MADISON, Wis. — Among the more than 540 provisions unceremoniously stripped from the state budget by Republicans on the Legislature’s Joint Finance Committee were proposals to address water contamination in communities across Wisconsin—including in JFC Republicans’ own districts.
Parents shouldn’t have to worry about the water their kids are drinking. That’s why Gov. Evers’ budget proposed bold action to address contaminants like nitrates and lead, as well as PFAS, in Wisconsin’s water supply. By rejecting provisions to address water contamination in Gov. Evers’ budget, Republicans on the JFC are ignoring the problem and failing their constituents.
See more on how Republicans on the Joint Finance Committee are ignoring water contamination in their own districts:
- Sen. Mary Felzkowski: Water quality testing revealed that 24 private wells in the Town of Stella outside of Rhinelander were contaminated with unsafe levels of PFAS. Sen. Felzkowski voted against an investment of over $2 million in PFAS testing, sampling, and monitoring capacity.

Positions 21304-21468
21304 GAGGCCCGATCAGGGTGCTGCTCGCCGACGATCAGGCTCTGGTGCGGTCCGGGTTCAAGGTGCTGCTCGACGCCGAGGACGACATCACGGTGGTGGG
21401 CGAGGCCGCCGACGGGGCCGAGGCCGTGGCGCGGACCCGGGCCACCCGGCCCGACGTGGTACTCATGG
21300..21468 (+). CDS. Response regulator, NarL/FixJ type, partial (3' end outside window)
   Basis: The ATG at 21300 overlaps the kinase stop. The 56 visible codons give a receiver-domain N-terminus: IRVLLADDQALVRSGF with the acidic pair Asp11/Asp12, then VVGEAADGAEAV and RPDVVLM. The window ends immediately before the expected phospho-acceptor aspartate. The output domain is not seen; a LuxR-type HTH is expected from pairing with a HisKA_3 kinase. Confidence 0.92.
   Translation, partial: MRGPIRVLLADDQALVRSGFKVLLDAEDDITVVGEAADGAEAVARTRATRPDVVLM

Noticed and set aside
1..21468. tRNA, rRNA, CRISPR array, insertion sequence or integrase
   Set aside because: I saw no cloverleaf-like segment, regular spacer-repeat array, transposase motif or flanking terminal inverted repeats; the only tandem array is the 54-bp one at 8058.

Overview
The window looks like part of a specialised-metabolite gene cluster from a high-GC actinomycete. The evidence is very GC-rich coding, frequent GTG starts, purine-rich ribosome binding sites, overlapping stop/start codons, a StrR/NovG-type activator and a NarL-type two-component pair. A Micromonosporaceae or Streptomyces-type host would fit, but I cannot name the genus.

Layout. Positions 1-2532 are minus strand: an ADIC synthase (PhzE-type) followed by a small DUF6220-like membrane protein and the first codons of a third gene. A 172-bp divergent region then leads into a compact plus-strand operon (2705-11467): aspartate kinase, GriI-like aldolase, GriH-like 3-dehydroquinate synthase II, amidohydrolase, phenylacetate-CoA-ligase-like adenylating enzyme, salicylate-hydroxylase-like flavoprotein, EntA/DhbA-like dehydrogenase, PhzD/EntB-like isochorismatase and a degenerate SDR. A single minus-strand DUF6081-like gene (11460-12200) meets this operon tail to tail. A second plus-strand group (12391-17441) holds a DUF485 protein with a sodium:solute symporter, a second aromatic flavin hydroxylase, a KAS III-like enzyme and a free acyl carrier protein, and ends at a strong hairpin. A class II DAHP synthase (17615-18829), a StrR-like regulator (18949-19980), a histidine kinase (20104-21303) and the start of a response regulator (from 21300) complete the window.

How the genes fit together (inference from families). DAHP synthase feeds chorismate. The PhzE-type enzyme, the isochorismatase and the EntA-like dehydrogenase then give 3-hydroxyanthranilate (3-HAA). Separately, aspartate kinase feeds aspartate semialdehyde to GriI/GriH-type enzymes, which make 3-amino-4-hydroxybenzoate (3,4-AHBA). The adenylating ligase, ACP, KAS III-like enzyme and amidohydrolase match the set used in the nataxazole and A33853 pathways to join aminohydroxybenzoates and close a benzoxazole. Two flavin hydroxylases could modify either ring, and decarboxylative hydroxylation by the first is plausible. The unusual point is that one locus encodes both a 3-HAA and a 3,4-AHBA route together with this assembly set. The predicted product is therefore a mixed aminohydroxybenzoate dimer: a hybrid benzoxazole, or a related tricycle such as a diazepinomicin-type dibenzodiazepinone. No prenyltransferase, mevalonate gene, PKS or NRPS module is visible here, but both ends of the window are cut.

- Rep. Tony Kurtz and Sen. Howard Marklein: The DNR issued fish consumption advisories for fish in Castle Rock Lake and Lake Mohawksin after elevated levels of PFOS, a type of PFAS, were discovered in several species of fish. Sen. Marklein and Rep. Kurtz voted to strip PFAS water standards and testing from the state budget.
- Sen. Eric Wimberger: Marinette and Peshtigo residents are reckoning with the aftereffects of PFAS contamination in their water supply after it was revealed that chemicals from the Johnson Control Industries Fire Technology Center had contaminated the area’s drinking water for more than fifty years. Sen. Wimberger voted to strip regulatory criteria from the state budget that would help prevent future catastrophes.
- Sen. Pat Testin: Nelsonville residents are struggling to find solutions to nitrate pollution found in Portage County wells and are asking the DNR to step in to help provide clean drinking water. Sen. Testin voted to strip increased DNR funding that would provide the agency with the proper resources to address water contamination from the state budget.